If you are a beginner, I recommend you to make a practice square to work on. The one I'm using is eight inches (20 cm) for a pattern I'm designing; yours doesn't have to be so large for learning. 

  This may seem tricky to learn for some, but relax if you're having trouble. A few simple things to remember for help:

  • Your working yarn will be coming from behind (or under) your work, so remember, the yarn shouldn't be in the front unless it's on your hook.
  • Do you know your stitches? Every stitch is made the same way, the difference is where the yarn is coming from.
  • The crochet method is still the same. Work from right to left for right-handers, left to right if you're left handed. Rotate your work as your design turns.

Are you ready?
Begin with a slipknot. 

First you will attach the yarn to the post of a stitch on the wrong side of the fabric. Insert hook from front to back to the right of a stitch. From back to front, insert the hook to the left of the post.

Pick up the slipknot.

Pull through.

Secure with a slip stitch.

The loop now needs to be on the other side of the fabric. Drop the loop, turn your work, insert hook from behind, 

and pull loop through.

Let's begin with the slip stitch. Insert hook into the next stitch, pull up a loop,

and pull through the beginning loop. (1 slip stitch made)

I'm going to create a circle. This is for practice, so you can work whatever shapes or designs you choose. 

If you want to follow the tutorial step by step, that's fine too. Ahead I'll show you how to work into these stitches.

If you want to make a circle, you will need to work into the stitch diagonally across. For a shape with corners, you would work into the stitch below.

When you've completed a circle or other shape, you can work up to the beginning stitch, then back under (I'll show you that later),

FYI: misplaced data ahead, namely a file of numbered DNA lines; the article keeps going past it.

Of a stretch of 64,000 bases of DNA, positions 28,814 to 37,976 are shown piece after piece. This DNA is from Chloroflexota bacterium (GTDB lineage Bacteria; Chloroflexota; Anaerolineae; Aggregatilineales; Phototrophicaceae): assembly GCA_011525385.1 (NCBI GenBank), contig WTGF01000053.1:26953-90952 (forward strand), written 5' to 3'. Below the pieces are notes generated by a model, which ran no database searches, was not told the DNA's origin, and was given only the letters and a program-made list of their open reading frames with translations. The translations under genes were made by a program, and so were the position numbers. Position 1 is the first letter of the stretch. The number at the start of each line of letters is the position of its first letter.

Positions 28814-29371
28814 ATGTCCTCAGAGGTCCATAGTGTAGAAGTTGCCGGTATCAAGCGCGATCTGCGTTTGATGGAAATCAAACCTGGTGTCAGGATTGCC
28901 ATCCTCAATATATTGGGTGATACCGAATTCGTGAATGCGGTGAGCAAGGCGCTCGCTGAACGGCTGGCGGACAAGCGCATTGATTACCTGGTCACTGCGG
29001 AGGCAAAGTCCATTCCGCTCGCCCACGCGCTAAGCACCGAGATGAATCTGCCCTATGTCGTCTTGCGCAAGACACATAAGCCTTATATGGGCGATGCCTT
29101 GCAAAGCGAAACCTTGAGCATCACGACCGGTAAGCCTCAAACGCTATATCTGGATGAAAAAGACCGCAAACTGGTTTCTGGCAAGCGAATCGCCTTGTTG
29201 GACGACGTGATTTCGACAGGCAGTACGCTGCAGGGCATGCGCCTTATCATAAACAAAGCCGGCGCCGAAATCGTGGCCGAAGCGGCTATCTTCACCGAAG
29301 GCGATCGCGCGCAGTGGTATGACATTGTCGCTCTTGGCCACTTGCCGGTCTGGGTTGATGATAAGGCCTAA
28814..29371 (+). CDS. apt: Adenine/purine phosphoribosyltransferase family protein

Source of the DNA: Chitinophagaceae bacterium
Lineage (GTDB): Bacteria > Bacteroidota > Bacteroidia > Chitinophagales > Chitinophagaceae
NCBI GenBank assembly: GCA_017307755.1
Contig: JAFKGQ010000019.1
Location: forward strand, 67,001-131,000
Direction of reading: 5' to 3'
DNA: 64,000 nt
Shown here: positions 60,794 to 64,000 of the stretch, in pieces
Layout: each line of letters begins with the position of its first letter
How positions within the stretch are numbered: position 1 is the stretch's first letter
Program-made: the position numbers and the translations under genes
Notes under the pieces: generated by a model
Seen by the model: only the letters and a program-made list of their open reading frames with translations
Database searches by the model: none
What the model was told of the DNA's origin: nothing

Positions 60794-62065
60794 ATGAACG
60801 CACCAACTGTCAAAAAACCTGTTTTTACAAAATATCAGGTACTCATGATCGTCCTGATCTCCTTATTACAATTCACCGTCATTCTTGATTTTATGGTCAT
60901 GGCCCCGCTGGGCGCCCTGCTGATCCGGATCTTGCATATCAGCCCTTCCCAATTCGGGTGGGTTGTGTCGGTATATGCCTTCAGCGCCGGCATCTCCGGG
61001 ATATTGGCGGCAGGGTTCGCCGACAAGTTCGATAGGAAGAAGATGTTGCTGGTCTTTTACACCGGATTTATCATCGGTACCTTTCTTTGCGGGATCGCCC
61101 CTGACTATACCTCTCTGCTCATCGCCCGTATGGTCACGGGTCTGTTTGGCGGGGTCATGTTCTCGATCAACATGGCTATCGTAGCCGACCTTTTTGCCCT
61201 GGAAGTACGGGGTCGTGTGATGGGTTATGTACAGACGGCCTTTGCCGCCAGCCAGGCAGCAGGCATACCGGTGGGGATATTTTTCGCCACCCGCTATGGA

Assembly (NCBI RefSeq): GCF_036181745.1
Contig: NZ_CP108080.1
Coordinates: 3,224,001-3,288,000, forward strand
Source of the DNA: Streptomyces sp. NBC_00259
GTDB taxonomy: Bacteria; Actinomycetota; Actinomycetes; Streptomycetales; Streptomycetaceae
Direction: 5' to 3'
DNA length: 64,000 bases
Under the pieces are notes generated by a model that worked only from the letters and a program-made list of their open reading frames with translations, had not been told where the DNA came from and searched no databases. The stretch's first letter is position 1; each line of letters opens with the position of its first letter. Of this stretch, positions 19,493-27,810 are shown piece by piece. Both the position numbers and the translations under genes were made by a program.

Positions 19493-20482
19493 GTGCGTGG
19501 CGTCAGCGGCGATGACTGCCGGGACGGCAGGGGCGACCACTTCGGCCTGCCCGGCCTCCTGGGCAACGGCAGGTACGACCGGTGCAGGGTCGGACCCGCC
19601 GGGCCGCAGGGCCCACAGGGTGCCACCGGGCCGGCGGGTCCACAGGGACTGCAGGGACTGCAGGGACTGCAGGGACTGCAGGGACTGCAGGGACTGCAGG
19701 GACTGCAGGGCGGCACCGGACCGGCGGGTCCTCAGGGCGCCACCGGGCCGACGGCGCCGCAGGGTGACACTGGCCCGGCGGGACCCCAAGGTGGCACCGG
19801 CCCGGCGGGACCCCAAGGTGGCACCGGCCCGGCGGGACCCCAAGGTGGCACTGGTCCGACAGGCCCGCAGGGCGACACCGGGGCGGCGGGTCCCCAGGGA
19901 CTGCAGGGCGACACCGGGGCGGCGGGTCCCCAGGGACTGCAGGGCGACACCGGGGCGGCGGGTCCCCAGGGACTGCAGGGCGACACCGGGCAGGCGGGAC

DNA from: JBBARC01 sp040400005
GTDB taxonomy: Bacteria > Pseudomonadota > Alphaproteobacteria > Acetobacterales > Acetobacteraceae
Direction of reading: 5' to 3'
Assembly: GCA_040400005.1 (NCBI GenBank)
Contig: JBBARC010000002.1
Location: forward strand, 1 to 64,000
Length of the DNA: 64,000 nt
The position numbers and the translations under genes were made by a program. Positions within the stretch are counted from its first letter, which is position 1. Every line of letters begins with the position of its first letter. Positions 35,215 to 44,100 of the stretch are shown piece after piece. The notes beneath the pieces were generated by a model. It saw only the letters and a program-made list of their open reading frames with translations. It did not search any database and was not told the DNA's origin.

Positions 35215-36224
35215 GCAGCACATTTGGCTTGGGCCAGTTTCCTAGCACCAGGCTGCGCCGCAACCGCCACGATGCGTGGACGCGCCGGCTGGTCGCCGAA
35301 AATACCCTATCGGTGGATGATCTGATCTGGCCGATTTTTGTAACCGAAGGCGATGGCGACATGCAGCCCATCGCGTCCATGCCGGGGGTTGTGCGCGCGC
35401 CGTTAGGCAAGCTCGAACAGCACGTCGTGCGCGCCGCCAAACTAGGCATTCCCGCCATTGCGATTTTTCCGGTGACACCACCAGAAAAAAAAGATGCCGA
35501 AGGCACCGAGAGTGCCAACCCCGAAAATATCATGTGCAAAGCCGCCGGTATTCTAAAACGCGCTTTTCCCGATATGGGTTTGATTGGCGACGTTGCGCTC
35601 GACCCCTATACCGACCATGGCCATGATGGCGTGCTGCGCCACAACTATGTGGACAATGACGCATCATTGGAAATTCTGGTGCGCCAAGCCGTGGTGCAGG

or you can join it with a slip stitch.

This has a tendency to look a little strange unless you're breaking off there. I'm doing this purposely for texture in my design.

To tell you the truth, I'm using this tutorial for my guinea pig while designing. You can work however you like, but I'll be working into the stitch behind this one to begin my next circle. 

If you want a smooth transition, you would work into the stitch directly above, or work back under.

Now, let's move on to a single crochet for some added texture. If you try to make a single crochet all in the same stitch, it is difficult to pull the yarn through the loop. Pull up a loop in the current stitch instead.

Pull up a loop in the next stitch, 

pull through both loops on hook. (1 single crochet made)

For this exercise, I'm working in a spiral around my first circle. You'll notice a little gap between them. This is because I'm working into the next stitch over.

If you didn't want this gap, you would work your stitches closer to the beginning round. A great way to get these as close as possible is to turn and work the other direction.

However, you'll notice as I work around, the yarn hides this gap quite well. Here's a great shot of the texture of the different stitches:

You'll see shortly how to add even more texture to these stitches.

This time I don't want to jog for texture, I'm just going to keep working around in a spiral.

Now I want to join these again, because we'll start working into the top of these stitches.